I mean, it makes some difference maybe in capital allocation or something of the sort, but the extraordinary business does not require good management.

MR. BONDI: What interaction —

MR. BUFFETT: I’m not making any reference to Moody’s management, I don’t really know them. But it really –- you know, if you own the only newspaper in town, up until the last five years or so, you have pricing power and you didn’t have to go to the office.

MR. BONDI: And do you have any opinions, sir, of how well management of Moody’s has performed?

MR. BUFFETT: It’s hard to evaluate when you have a business that has that much pricing power. I mean, they have done very well in terms of huge returns on tangible assets, almost infinite. And they have –- they have grown along with the business that generally the capital markets became more active and all that.

So in the end –- and then raised prices –- we’re both — we’re a customer of Moody’s, too, so I see this from both sides, and -– we’re an unwilling customer, but we’re a customer nevertheless. And what I see as a customer is reflected in what’s happened in their financial record.

MR. BONDI: And I’ve seen in many places where you’ve been referred to as a passive investor in Moody’s. Is that a fair characterization, and what sort of interactions and communications have you had with the board and with management at Moody’s?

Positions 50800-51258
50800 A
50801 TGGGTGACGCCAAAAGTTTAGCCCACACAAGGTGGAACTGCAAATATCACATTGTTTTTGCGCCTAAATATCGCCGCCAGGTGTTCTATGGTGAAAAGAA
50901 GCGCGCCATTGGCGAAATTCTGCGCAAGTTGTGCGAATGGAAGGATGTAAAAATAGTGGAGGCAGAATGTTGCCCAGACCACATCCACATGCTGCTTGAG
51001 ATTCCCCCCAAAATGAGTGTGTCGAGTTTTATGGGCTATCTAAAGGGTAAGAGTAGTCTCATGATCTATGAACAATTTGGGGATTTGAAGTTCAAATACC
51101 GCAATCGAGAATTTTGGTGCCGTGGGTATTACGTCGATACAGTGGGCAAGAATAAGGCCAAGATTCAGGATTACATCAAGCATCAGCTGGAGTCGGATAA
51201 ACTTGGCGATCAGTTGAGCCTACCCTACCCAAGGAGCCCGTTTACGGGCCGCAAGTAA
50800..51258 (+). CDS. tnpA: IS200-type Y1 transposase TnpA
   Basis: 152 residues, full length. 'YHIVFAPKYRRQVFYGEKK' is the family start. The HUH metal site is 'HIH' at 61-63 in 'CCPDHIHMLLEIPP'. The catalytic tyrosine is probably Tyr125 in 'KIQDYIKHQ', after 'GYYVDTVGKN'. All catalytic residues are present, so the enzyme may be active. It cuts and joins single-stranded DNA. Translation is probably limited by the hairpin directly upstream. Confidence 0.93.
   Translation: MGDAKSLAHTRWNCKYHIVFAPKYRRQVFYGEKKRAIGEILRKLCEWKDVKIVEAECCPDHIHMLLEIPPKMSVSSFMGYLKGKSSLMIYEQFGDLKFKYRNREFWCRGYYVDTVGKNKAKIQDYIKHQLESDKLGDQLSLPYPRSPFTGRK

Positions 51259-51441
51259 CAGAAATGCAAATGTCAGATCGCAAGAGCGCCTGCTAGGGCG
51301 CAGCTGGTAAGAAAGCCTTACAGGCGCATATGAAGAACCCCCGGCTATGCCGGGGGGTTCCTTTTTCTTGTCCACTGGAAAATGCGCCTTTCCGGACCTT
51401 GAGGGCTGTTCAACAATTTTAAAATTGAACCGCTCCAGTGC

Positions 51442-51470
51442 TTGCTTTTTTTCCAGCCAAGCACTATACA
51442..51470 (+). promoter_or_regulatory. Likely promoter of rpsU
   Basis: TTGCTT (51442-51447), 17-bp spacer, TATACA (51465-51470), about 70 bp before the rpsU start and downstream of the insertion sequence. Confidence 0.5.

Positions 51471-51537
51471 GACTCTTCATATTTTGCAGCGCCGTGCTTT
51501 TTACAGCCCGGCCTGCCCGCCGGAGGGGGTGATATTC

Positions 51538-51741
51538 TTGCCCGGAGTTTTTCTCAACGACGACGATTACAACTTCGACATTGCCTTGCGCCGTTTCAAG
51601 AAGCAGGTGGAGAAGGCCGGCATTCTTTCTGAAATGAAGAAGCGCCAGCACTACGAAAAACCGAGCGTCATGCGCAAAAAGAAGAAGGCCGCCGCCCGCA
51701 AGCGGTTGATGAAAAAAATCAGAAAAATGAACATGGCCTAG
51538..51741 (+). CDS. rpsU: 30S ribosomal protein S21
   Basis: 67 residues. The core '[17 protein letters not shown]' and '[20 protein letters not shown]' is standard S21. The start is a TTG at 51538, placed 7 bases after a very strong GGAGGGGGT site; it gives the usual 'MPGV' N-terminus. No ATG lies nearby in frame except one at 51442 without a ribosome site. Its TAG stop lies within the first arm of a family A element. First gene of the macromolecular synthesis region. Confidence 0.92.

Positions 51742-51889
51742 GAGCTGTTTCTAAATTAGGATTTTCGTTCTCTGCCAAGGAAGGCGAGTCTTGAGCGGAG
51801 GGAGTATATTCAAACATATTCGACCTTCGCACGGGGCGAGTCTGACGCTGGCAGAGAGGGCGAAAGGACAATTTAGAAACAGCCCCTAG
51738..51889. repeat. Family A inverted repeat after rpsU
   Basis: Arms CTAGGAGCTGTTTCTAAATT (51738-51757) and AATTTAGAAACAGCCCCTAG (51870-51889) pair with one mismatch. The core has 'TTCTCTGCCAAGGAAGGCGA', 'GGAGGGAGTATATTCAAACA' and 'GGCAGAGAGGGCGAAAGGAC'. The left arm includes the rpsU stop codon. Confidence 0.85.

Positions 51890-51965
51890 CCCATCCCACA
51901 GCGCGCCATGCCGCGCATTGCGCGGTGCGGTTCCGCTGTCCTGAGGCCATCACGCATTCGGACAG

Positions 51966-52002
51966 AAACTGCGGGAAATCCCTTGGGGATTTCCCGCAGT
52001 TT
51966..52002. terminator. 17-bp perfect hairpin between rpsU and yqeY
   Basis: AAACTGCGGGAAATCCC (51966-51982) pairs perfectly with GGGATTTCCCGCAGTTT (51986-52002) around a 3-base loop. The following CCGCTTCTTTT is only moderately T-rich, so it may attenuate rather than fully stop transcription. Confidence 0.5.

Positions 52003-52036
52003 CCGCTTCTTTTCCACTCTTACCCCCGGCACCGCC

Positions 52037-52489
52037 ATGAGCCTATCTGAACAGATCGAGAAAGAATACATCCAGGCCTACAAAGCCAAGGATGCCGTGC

MR. BUFFETT: At the very start, there was a fellow named Cliff Alexander who was the chairman of Dun and Bradstreet while they were breaking it up.

He met me –- I met him in connection with something else, years earlier; and so we had a lunch at one time. But he wasn’t really an operating manager. He was there sort of to see –- oversee the breakup of the situation.

Since we really own stock in both Dun and Bradstreet and Moody’s when they got split up, I’ve never been in Moody’s office, I don’t think I’ve ever initiated a call to them. I would say that three or four times as part of a general road show, their CEO and they think they have to do that. I have no interest in it basically, and I never requested a meeting. It just –- it was part of what they thought investor relations were all about. And we don’t believe much in that.

MR. BONDI: What about any board members? Have you pressed for the election of any board member to Moody’s —

MR. BUFFETT: No, no —

MR. BONDI: — board?

MR. BUFFETT: — I have no interest in it.

MR. BONDI: And we’ve talked about just verbal communications. Have you sent any letters or submitted any memos or ideas for strategy decisions at Moody’s?



MR. BUFFETT: If I thought they needed me, I wouldn’t have bought the stock.

MR. BONDI: In 2006, Moody’s began to repurchase its shares, buying back its shares that were outstanding, and they did so from 2006 to 2008, according to our records.

Why didn’t you sell back your shares to Moody’s at that time? I know subsequent in 2009 you sold some shares, but from ‘06 to ‘09, during the buyback, did you consider selling your shares back, and if so, why didn’t you?

MR. BUFFETT: No, I thought they had an extraordinary business, and — you know, they still have an extraordinary business. It’s now subject to a different threat, which we’ll get into later, I’m sure.

MR. BONDI: Uh-huh.